And it’s this holding things in common which is what that other ‘c’ word, ‘community’, means, incidentally. Or rather, not incidentally, but deliberately. Today, Jordan and Shona, you have brought us together because of your love and commitment, and we are here to thank you and support you in the great venture of your life together. That’s in danger of sounding a bit pious. But it’s true. We need you and you need us – friends, family, allies, neighbours, colleagues. Those present and those absent but cherished. People with you now, and those you will meet along the way. The known and the unknown.

All of this requires a great deal of creativity, of course. Possibly procreativity. We’ll see. The core point is, as your mentor Zygmunt Bauman aptly puts it: “It is not in craving after ready-made, complete and finished things that love finds its meaning – but in the urge to participate in the coming of such things.” [3]

Quite. That can mean children, for those blessed (and maybe tormented!) by them. It can also mean many other projects, ventures and inspirations in the life you build together, and equally in the individuality, the distinctiveness, which you support in each other.

Last but definitely not least, there’s the sustaining power of celebration – and that’s what we are really here to do today. To enjoy a great party which you and your loved ones have generously thrown. As someone once said, “don’t take life too deadly seriously; after all, none of us is going to get out of it alive!”

Now you, Shona and Jordan, have chosen many fine readings and hymns for your marriage celebration. But there’s one missing: the biblical story of the wedding at Cana. In some ways, I admit, I’m relieved you’ve omitted it. Hackneyed isn’t the word in terms of the way it is often employed. But that story has an important point, and it’s the final one I want to make.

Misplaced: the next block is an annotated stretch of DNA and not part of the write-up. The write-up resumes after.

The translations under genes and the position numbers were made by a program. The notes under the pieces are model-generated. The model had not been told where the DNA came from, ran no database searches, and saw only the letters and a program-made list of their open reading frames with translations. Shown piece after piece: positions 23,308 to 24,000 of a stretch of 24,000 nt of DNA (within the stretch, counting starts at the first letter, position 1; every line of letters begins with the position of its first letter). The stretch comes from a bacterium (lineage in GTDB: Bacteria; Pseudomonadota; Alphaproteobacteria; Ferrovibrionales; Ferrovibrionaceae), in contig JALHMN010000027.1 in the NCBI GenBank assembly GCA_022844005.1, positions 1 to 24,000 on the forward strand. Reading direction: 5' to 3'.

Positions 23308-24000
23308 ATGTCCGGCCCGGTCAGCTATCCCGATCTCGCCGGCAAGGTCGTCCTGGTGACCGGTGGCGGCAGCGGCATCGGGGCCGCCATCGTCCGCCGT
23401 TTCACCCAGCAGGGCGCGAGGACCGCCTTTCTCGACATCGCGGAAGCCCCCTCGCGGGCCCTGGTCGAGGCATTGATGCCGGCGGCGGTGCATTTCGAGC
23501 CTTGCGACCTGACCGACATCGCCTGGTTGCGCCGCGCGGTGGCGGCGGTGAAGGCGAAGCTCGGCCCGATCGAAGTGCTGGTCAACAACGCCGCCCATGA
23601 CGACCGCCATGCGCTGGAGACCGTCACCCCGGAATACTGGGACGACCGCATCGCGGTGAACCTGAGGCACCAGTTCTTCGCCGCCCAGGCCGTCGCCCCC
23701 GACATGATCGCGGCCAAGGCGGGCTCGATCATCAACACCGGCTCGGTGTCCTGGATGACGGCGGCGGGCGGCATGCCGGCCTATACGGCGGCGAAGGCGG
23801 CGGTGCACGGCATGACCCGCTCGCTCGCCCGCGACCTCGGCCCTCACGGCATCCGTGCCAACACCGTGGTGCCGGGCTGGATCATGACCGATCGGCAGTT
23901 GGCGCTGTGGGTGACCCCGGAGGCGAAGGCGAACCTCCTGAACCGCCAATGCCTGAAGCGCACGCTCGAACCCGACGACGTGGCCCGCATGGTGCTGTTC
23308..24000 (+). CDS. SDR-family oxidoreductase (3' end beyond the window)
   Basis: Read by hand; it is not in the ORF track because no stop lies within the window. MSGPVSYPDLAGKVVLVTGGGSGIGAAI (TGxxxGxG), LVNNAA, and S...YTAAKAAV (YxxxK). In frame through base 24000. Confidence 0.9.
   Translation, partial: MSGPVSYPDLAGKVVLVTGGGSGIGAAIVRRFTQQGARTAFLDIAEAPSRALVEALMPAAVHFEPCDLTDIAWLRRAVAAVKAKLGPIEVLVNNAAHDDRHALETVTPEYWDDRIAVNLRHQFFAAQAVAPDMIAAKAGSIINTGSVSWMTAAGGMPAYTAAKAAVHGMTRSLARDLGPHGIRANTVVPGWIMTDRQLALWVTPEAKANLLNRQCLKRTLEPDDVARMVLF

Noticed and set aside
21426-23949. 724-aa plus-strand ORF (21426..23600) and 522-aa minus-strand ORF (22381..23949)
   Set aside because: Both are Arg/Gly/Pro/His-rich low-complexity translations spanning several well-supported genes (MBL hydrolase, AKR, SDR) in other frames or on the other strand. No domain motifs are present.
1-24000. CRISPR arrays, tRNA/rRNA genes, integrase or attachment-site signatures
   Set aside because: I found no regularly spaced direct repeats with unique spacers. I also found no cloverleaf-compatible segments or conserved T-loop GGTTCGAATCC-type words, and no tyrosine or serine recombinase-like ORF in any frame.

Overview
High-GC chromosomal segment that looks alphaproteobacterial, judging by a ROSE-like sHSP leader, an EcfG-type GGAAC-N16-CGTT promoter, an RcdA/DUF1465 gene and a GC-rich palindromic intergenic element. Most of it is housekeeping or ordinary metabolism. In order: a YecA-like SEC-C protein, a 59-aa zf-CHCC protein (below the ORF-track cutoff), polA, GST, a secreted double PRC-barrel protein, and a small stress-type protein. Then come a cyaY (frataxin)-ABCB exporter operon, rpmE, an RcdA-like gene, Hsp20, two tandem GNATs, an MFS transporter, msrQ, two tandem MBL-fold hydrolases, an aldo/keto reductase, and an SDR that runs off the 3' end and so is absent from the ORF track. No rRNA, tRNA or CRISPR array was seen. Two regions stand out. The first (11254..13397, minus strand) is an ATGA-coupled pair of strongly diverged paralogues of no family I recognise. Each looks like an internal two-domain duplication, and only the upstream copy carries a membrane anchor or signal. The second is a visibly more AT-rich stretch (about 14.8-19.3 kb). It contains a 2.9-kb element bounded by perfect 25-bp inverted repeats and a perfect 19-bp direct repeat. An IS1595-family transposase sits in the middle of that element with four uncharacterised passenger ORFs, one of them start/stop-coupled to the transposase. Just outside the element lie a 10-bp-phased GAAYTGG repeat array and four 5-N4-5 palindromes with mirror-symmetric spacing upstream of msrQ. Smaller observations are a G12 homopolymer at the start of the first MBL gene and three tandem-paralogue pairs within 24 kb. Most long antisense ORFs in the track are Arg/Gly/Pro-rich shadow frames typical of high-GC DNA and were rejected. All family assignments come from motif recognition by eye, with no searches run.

There is a wonderful tale, made even more glorious by actually being true, about a young, fairly newly married Baptist who grew up in one of those churches where anything to do with unbridled enjoyment – especially if it involved alcohol – was definitely frowned upon. One day he was told that he could preach his first sermon there, and that it would be about Jesus’ first sign and miracle as recorded in John’s Gospel. “That’s marvellous news,” his supportive wife declared. “By the way, what is Jesus’ first sign and miracle in John’s Gospel?” The young man rushed to his Bible to find out, and came away looking rather crestfallen. Turning water into wine – in a strictly teetotal church. Oh dear.

Come the great day he began his sermon by commendably admitting the problem. “It’s very puzzling”, he said. “The world is full of great needs and woes. There are many important things we should be doing. Yet apparently Jesus chose, as his first major public act, to produce obscenely large quantities of booze for a wedding party which, late in the day, would probably already have been rather sloshed. Why on earth did he do something so frivolous? I’ve been thinking hard about that, and this is what I’ve come up with. Jesus is saying to all of us, “Hey – get real. The kingdom of God is a party… and the drinks are on me!” Amen.


[1] See also Ekklesia's research paper, 'What Future for Marriage' (2006) - http://www.ekklesia.co.uk/research/papers/abolishmarriage

[2] Dietrich Bonhoeffer, 'A Wedding Sermon from a Prison Cell', May 1943, in Letters and Papers from Prison: An Abridged Version, edited by Eberhard Bethge (London: SCM Press, 1981). There are many fascinating insights to be derived from Bonhoeffer's famous address. At the same time, particularly in its uncomfortably conservative religious characterisation of gender roles, it is very much of its time. Understood maturely, that is a strength as much as a weakness.

[3] Zygmunt Bauman, Liquid Love: On the Frailty of Human Bonds (Cambridge: Polity Press, 2003).


© Simon Barrow is co-director of Ekklesia. This sermon was delivered at Bloomsbury Central Baptist Church, London, on 24 September 2011.